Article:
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We Just Entered a New Age in Space. Here’s Proof.
A New Frontier
In previous decades, governments and national entities were the ones leading humanity’s charge into space. These efforts met with stunning success. The Space Race between the United States and the Soviet Union put the very first human in space and took the very first humans to the Moon. The united efforts of five space agencies gave humans a permanent base in space—the International Space Station (ISS). Ultimately, these breakthroughs resulted in the creation of a host of spinoff technologies that transformed our society.
But it has been 40 years since we have been to the Moon. The ISS is nearly 20 years old. Governments have stalled, and a new generation if entrepreneurs has taken over.
This is the age of privatized space. From Elon Musk’s SpaceX, which has successfully deployed a host of reusable rockets and carried goods to the ISS, to Jeff Bezos’ Blue Origin, which has successfully tested its own reusable rocket and is well on its way to making space tourism a viable option for all people, commercial space companies are taking space out of the hands of governments and giving it to the people.
This is where the New York Center for Space Entrepreneurship (NYCSE) comes in. In short, their main goal is to accelerate humanity’s journey into space, and they seek to do this by working with companies, investors, and other entities in order to help democratize space for all people and create a global space economy. With this in mind, today, they are announcing a series of initiatives that will support space entrepreneurship around the globe.
To learn more about the initiatives that are being launched today, uncover why private space flight is important, and see how NYCSE is working to make space affordable, tune into Futurism’s 360º livestream with NYCSE tonight at 7pm est, which can be found here.
Sidney Nakahodo, Lecturer in International and Public Affairs at Columbia University co-founder of NYCSE, notes that our space projects are transforming at an unprecedented rate. He states that the “convergence of decreasing costs, access to launching opportunities, and fast technology evolution has propelled innovation in new products, services, and business models” is and ushering is into “a new era of space entrepreneurship.”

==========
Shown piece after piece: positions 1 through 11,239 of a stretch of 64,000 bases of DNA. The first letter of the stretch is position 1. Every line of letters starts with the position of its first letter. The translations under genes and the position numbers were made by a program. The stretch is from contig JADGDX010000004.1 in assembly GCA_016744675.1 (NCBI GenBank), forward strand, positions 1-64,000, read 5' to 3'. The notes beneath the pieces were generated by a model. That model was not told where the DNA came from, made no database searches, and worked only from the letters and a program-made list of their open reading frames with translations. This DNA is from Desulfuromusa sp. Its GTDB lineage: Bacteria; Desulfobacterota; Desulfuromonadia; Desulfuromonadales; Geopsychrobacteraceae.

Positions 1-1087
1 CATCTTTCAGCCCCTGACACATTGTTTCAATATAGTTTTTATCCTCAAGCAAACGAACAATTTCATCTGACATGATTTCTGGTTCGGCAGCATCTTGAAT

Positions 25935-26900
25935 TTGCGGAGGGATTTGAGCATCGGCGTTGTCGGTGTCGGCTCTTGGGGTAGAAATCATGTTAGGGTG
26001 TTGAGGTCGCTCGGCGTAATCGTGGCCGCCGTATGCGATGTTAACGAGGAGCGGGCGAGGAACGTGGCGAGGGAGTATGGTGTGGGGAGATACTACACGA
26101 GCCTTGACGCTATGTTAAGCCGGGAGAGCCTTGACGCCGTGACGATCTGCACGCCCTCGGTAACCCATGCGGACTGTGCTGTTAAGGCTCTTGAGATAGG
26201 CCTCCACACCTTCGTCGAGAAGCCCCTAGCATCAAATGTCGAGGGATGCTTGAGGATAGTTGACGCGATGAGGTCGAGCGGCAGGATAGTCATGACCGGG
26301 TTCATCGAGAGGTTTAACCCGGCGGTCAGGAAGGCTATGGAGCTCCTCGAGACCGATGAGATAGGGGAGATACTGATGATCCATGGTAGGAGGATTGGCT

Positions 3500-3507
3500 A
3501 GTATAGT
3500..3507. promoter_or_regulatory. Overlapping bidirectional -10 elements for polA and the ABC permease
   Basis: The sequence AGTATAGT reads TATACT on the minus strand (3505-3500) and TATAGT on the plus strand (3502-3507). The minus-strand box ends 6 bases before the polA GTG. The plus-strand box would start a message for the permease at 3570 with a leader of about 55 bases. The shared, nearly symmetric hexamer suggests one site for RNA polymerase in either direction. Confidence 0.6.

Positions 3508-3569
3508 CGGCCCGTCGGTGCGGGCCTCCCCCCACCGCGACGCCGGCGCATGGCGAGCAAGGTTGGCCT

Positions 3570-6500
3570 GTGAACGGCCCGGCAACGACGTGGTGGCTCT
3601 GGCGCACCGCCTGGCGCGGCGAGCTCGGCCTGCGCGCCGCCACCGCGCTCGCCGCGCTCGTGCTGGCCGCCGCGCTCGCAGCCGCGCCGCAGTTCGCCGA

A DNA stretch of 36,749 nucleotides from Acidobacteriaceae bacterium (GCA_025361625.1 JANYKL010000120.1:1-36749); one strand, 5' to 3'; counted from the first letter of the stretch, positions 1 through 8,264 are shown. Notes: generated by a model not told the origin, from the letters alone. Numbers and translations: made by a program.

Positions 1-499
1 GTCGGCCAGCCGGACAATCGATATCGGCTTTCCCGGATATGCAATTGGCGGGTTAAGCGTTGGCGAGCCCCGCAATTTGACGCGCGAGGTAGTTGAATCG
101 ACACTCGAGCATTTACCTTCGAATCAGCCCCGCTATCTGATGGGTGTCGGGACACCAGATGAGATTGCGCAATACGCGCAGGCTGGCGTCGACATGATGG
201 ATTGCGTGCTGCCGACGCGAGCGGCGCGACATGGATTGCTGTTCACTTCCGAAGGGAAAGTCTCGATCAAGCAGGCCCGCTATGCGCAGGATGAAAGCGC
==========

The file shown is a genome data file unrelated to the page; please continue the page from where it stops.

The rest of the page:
To this end, by nurturing businesses and entrepreneurs, NYCSE aims to help shape (or reshape) space exploration in the 21st century.
Making Space Affordable
The importance of these efforts cannot be overstated. As Nakahodo notes, commercial space has already helped to create a host of breakthrough technologies, and more are on their way.
Commercial space has helped solve some of the most pressing problems of our time. Telecommunications, GPS, weather forecast are just a few examples of applications. Currently, non-government space already account for more than USD 250 billion, around 75% of the total yearly global space economic activity.
Beyond tax revenues and job creation, the most important outcome of the commercial space expansion will be how it will affect our lives. Fundamentally, the more we travel to space, the more we will reflect upon our own place in the universe, both in the attempt to address existential questions as well as a quest for collective inspiration.
Sadly, most innovators, researchers, and entrepreneurs aren’t able to fully participate in this ecosystem, as they lack access to the necessary monetary resources. Nakahodo outlines the succinctly summarizes the specific issue, noting that, “all of this is happening in times of limited public funding for space activities.” This is something that NYCSE hopes to help fix; however, their initiatives are about far more than just providing finances.
For Nakahodo, the most notable aspect of this new age in space entrepreneurship is the way that it equalizes spaceflight, bringing all people closer to the stars. He asserts, “The most interesting projects involve democratizing access and bringing humanity closer to space. That means not only developing the rockets necessary to take us there, such as SpaceX, Blue Origin, and Virgin Galactic are doing, but also creating the infrastructure that will allow private citizens to spend time in space.” And that infrastructure is precisely what NYCSE is working to create.
Outlining the specifics of the work, Nakahodo states that the first problem is tackling issues related to access to information. “One of the main challenges for commercial space ventures is the lack of business knowledge and early stage support. Therefore, we are launching a series of initiatives aimed at assisting space entrepreneurs with business learning and idea validation.”
The next problem stems from issues associated with networking—with connecting individuals working on various aspects of the industry so that they have all of the tools and resources (and people) needed to successfully complete their work. Nakahodo states that the second part of their initiative involves “developing an online platform that will allow space entrepreneurs to help each other, as well connect with mentors and investors.” Finally, NYCSE is giving individuals direct access to necessary resources by sponsoring specific joint programs.